The Chilean Truth and Reconciliation Commission has been described by some as one of the world’s most successful. What do exiled Chilean survivors of human rights abuses living in the UK and Sweden make of the efforts made in Chile to address the atrocities committed during the dictatorship? What is the impact of post-transitional justice in Chile on these exiled survivors? Have the achievements in Chile in relation to Post-Transitional Justice facilitated a process of forgiveness and reconciliation for these survivors? How important is forgiveness and reconciliation to the rehabilitation of survivors of political violence?
This is a qualitative study based on semi-structured in depth interviews with 9 Chilean exiles and survivors of political violence (e.g. torture, detention, exile) during the dictatorship in Chile.
Five of the participants had fled to the UK, three to Sweden, and one to Australia.
The interviews took place in in the UK and Sweden.
The questions were deliberately designed to be open-ended to facilitate a dialogue. The participants were not asked any personal questions related to their own experiences, but were instead asked their opinion on the mechanisms of transitional justice in Chile and what they thought of those.
All transcripts of the individual interviews were transcribed and qualitatively analysed using a social constructionist thematic analysis (Braun and Clarkes, 2006).
Anonymity and confidentiality was reiterated and observed at all stages of the research. Transcripts were anonymised prior to analysis.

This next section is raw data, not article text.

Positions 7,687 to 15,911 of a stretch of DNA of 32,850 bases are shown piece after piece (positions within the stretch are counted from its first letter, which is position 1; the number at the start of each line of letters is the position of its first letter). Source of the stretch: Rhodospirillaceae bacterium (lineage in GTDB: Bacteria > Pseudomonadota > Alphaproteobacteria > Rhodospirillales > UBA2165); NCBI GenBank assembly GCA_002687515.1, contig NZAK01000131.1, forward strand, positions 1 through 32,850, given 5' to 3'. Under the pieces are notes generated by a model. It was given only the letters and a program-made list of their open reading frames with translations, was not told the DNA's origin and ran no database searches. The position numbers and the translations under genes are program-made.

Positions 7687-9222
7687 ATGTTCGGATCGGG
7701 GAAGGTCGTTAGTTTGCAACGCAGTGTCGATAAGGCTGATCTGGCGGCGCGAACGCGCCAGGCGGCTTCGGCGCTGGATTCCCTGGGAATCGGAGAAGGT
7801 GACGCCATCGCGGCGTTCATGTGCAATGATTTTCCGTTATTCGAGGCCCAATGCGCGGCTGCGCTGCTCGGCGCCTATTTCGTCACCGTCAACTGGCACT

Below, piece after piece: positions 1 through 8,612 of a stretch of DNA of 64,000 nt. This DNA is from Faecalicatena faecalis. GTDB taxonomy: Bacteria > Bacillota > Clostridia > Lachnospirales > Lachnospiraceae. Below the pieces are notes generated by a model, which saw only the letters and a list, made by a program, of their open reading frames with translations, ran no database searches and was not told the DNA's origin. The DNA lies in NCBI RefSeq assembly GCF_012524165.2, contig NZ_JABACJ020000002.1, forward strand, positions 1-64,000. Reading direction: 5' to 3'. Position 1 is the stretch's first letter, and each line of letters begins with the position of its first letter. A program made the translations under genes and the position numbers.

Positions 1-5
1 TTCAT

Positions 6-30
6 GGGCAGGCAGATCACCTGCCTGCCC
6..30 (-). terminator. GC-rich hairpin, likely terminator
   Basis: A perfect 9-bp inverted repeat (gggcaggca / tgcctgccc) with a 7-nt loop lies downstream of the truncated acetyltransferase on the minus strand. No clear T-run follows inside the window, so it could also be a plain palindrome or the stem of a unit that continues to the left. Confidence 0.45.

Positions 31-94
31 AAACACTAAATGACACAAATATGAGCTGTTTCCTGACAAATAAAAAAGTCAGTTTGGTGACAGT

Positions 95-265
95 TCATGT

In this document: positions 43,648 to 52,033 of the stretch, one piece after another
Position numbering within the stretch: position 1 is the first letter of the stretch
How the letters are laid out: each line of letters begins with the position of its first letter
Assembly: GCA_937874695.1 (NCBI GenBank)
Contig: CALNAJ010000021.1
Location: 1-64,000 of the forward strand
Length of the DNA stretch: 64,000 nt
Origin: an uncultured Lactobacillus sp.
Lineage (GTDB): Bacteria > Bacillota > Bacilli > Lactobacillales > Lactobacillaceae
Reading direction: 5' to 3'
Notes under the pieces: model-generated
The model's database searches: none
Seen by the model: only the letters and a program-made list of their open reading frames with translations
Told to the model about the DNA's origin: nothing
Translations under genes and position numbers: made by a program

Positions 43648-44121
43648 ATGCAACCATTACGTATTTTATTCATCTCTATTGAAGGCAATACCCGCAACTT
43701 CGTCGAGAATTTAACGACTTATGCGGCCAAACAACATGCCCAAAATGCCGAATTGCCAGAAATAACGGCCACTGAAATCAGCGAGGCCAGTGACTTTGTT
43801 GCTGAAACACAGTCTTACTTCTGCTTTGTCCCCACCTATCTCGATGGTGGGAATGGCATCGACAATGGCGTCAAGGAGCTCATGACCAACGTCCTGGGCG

Consent to participate was voluntary and all participants were informed of the nature of the study and its aims.
The participants were informed that they had the right to refuse to participate, or withdraw from the study, at any stage and for any reason
All participants had access to psychological support in case they would need it.
- Survivors had little information about the Transitional Justice processes when they were occurring
- They could not contemplate forgiveness and reconciliation without justice
- Some atrocities were seen as unforgivable
- Acknowledgement from the perpetrators was seen as a prerequisite for reconciliation
- They identified the denial and justification of atrocities by Chileans as an obstacle for reconciliation
- The mistrust towards the Right in Chile today was a problem
- They thought that if they forgave the perpetrators, the perpetrators would forget what they had done and violence would reoccur
Transitional justice in Chile was seen as giving an illusion that things were improving.
The power dynamics involved in forgiveness and reconciliation cannot be ignored. Those in power want to maintain the status quo.
Survivors preferred to talk about justice and reparation rather than forgiveness and reconciliation.
Future studies should explore the impact of impunity.
Funding & No Conflicts Declaration
The Author Cristian Pena declares that there is no conflict of interest. Author affiliated to UCH and ICCHR but project conducted independently.